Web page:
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Following a second six-year tenure as Bandys girls basketball coach, Beth Queen is stepping down.
Queen, who has spent 16 seasons as a player and coach at the school, said she knew before this past season started that it would be her last.
â€śThat was part of my plan the whole time,â€ť Queen said. â€śWhen I came back six years ago, the Bandys girls basketball program wasnâ€™t very successful. I wanted to rebuild the program. At that time, it was my intention to stay six years.â€ť
Queen coached the Trojans from 1998-2003 before leaving to spend time with her family
In her absence, Bandys struggled to compete, and won 49 percent of its games from 2003-06.
Returning to coach Bandys in 2007, Queenâ€™s first two teams went 5-17 and 21-8, respectively.
During the five seasons that followed from 2008-12, the Lady Trojans never won less than 21 games.
As a player and coach, Queenâ€™s record is 342-110, including a 231-103 mark as coach and 111-7 record as a player.
Despite her successes on the court, Queen said the Bandys area is what she appreciates the most.
â€śYou could say my blood is green,â€ť she said. â€śI did grow up in the Bandys community. The people at Bandys have always been wonderful to me, as a student, as a player and as a coach. I think the people in the Bandys community are just wonderful people. It is just a great place to be. It will always be a special place in my heart.â€ť
Queenâ€™s teams made the playoffs in each of her 12 seasons as coach, including four trips to the West Regionals (2001, 2010-12).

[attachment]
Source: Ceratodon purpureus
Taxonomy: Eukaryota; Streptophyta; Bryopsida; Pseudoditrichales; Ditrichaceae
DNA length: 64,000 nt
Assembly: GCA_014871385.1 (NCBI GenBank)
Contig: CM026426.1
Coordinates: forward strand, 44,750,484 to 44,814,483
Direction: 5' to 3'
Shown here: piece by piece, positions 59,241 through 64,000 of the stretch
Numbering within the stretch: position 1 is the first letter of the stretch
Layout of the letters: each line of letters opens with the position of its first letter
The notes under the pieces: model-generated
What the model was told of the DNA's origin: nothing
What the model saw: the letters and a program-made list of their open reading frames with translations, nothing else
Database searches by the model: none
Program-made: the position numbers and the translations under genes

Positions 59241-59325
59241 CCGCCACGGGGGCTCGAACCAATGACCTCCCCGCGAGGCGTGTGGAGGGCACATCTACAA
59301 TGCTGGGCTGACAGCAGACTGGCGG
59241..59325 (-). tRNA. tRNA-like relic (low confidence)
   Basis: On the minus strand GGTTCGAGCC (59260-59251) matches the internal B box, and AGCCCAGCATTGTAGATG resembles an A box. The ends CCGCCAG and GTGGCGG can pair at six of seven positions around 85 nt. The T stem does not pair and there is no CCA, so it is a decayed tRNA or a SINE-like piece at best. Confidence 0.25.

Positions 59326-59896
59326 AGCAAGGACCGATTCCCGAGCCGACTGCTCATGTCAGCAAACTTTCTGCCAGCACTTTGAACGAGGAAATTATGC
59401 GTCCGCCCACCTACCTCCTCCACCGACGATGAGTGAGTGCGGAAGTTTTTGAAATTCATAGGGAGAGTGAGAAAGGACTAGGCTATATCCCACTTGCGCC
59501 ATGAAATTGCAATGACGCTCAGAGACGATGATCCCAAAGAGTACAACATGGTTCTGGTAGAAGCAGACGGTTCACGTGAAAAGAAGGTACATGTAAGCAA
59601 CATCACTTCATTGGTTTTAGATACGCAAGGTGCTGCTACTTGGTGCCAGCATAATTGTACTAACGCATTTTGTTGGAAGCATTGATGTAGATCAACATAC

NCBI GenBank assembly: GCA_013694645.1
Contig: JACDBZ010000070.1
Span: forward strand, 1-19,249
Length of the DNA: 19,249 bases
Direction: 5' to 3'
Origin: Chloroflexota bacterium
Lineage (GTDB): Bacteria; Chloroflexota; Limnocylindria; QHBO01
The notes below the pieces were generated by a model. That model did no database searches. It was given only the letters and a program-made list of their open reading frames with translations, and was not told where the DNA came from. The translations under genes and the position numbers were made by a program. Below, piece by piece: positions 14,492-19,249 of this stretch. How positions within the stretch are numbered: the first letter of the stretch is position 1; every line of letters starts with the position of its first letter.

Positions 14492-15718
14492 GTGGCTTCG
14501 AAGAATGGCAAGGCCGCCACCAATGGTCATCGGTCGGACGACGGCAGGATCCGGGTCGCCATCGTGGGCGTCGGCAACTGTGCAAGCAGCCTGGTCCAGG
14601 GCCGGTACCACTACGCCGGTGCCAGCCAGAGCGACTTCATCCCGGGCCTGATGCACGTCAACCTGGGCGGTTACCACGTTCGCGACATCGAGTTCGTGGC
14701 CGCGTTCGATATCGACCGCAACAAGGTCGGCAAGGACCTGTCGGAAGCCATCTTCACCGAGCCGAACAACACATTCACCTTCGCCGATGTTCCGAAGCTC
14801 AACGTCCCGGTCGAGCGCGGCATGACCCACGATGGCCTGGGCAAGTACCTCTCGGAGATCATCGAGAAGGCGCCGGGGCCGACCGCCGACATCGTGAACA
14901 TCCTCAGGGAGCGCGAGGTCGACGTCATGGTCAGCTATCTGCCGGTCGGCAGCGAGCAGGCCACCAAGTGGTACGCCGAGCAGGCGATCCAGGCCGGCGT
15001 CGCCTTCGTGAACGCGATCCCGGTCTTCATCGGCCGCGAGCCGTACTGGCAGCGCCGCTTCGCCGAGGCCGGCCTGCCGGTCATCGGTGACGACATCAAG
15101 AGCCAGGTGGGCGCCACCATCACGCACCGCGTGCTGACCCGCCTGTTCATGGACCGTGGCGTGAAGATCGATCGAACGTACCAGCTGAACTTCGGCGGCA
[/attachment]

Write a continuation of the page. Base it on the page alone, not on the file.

After trips in 2010 and 2011 to the West Regionals, Queenâ€™s 2012 squad was poised to make a deep playoff run.
Behind seniors Jesse Story, Taylor Sigmon and Queenâ€™s daughter, Chelsey, the Lady Trojans won a share of the Catawba Valley 2A title this season.
Bandys (28-3) made it back to the Western Regionals for a third-straight time, advancing to the finals before falling to eventual state runner-up Wilkes Central.
Dreams of a state title, Queen said, werenâ€™t the sole focus of her program.
â€śI thought our community talked more about that than we did as a team,â€ť Queen said. â€śHonestly, up until this year, we didnâ€™t talk a lot about that. You didnâ€™t hear me talk about that a lot. Obviously, when I coach, our goal is to win the game we are playing in at that point. We take it one game at a time. This year, we had a long run. We came close. We got close enough to actually talk about it. We came up a little short, but the kids gave me all the effort they had. I donâ€™t regret it one bit.â€ť
Queen said the hardest part of her departure will be leaving the returning players.
â€śItâ€™s difficult leaving the juniors, sophomores and freshman that are there, but there are always going to be some kids you donâ€™t want to leave,â€ť Queen said. â€śYou have to make that decision, and you have to go with it. I will be there to support them. Those kids know if they need anything from me, all they have to do is to come see me.â€ť
Hanging up the whistle as the girls basketball coach, Queen will remain a teacher at Bandys and has also agreed to help current volleyball coach Randi Keith with the team next season.
Keith is expecting a baby during the Lady Trojansâ€™ conference season in the fall.Â
The 44-year-old Queen said another run as Lady Trojans basketball coach is possible, but sheâ€™s focused on taking time away from the game she loves.
â€śYou never say never, right?â€ť Queen said. â€śAt the present time, I do not see a return. You just never know what might happen. Iâ€™ll just play it by ear. My intentions are to be a spectator and enjoy the sport for a while.â€ťView more articles in: